4. Give the student 10-12 minutes to read through the article. If some students finish sooner than others, have them go back and read it again. After all students have finished draw a graphic organizer web on the board. Say: Now that we have all read the article together let’s talk about some of the main ideas of this article. In this process we want to be as specific as possible so that we can write a good summary, but we also want to keep it as short as possible. We should be able to create a paragraph that summarizes the entire article. Each section on our web can be used to create a sentence to help create a short paragraph." Have the students give you facts and information about the article. Divide it up into categories or simply make a list of the information to draw from in writing the summary.
5. After making the web, use some of the information from the web to come up with the topic sentence as a class. Give your input as an expert summarizer, but let student make many of the decision in what the sentence should say. Say: Now class I want you to look at all this information we have listed up here on the board. Does our article have a topic sentence already written or do we need to write one? Remember a topic sentence is ONE sentence that tells us what the whole article or text is going to be about. (Remind students that most topic sentences are in the opening lines of an article, but not all, and some do not even have great topic sentences, so it may be easier to make one for yourself in summarizing the article.) Have the students respond with what they think is the topic sentence. (For this article I would use: “Hanging out with mummies may seem scary, but I do it all the time.” But if student come up with a better one I would use it.) Together as a class write the first sentence of the paragraph, have the student come up with it on their own using teamwork, but give your professional input as well.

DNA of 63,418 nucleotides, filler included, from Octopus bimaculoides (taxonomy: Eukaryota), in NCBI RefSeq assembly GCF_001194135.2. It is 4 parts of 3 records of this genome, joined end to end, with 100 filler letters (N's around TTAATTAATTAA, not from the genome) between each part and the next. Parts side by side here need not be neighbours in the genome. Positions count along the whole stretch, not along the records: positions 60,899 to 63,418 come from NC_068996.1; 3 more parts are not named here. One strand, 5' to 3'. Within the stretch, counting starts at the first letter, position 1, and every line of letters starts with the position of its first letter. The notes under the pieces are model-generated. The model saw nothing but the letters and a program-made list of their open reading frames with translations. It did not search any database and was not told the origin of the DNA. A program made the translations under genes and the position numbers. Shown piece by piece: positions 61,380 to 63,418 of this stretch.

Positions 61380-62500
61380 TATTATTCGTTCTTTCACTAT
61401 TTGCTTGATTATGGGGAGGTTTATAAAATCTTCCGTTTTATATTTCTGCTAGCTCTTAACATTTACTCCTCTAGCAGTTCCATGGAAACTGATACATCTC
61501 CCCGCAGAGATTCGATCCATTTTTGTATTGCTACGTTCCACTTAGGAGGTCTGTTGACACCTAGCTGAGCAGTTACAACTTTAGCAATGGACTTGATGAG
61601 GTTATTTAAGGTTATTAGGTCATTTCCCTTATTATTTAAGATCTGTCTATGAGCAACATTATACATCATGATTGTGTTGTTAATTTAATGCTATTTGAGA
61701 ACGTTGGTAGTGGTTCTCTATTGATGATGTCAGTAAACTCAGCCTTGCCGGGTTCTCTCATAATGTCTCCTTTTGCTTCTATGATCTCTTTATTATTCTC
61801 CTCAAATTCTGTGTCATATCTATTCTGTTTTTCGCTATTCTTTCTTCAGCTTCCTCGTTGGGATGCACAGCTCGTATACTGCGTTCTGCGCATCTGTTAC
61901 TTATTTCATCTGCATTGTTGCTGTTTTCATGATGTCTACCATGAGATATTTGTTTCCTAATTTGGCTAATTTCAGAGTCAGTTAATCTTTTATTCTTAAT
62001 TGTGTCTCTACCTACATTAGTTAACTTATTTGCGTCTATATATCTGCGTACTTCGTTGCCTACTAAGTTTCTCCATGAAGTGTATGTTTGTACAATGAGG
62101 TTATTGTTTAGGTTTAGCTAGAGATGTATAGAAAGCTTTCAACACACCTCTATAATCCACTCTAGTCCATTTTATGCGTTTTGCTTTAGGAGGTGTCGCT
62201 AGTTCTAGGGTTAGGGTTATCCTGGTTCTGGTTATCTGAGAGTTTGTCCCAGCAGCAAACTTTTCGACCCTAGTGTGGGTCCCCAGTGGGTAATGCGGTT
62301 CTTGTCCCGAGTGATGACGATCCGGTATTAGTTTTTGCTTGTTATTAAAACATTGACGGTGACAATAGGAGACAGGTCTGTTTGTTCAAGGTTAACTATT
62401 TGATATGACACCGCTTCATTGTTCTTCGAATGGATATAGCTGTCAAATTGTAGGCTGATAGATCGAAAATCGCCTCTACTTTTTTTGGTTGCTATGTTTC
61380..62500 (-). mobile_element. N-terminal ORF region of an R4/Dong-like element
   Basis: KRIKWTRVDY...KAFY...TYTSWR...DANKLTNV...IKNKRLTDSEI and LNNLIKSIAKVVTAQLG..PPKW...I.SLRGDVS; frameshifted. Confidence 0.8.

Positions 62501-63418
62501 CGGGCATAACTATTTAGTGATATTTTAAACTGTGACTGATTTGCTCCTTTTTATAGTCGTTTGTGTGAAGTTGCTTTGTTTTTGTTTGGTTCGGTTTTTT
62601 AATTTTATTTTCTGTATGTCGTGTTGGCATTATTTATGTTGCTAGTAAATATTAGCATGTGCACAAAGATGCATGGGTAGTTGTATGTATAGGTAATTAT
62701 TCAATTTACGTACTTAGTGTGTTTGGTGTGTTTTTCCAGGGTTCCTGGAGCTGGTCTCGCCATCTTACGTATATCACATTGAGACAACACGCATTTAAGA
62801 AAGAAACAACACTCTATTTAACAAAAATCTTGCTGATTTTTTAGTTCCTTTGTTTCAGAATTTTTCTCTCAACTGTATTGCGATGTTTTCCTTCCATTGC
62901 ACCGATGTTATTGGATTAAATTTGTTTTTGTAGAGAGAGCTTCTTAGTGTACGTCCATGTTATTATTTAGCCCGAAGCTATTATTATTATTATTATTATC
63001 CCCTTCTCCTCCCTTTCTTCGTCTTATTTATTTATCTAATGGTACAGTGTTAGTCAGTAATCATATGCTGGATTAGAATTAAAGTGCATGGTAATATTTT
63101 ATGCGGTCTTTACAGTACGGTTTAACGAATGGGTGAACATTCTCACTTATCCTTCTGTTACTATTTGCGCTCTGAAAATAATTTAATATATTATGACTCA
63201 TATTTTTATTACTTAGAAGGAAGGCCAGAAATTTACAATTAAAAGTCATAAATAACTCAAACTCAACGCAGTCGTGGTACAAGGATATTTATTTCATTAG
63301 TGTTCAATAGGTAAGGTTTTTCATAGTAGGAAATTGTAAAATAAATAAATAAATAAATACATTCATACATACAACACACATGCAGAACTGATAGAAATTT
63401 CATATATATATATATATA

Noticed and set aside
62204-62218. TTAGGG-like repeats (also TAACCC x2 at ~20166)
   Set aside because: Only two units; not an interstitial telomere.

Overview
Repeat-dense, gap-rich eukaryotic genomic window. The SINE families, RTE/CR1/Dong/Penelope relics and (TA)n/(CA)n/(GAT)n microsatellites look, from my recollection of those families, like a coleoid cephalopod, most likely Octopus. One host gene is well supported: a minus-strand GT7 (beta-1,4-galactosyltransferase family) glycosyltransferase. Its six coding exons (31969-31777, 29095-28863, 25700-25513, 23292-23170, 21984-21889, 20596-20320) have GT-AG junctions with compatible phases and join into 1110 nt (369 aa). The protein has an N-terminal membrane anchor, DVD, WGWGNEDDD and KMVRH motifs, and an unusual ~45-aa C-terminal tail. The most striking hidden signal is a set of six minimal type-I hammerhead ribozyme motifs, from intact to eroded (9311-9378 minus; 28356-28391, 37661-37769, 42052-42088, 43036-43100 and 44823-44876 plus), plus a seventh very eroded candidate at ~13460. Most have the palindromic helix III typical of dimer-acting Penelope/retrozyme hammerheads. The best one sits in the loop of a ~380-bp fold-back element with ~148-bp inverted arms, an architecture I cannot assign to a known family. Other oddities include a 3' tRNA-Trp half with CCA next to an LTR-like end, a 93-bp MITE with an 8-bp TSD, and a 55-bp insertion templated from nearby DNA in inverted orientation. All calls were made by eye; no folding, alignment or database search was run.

6. After you have found the topic sentence and written the first sentence of the summary paragraph pass out a checklist to each student with the six points of summarization. Say: Now that you have read the article and we have written the first sentence of the summary I want you to finish writing the summary paragraph. Remember a paragraph is only around 5-10 sentences so keep it short and use simple words and the MOST IMPORTANT information. Use the web on the board and the checklist on your desk to be sure you have included all of the points in you paragraph. I will be walking around if you have any questions.
7. Assessment: Have the students partner read their paragraphs to another student. Tell them to look at the checklist as their partner reads and make sure that they (their partner) have all of the point in their paragraph. Then collect the paragraphs and read them checking is students understood and used the six steps of summarization.
Gluckman, Amanda. Long Story Short. http://www.auburn.edu/academic/education/reading_genie/projects/gluckmanrl.html
National Geographic Explorer: http://magma.nationalgeographic.com/ngexplorer/1103/articles/mainarticle.html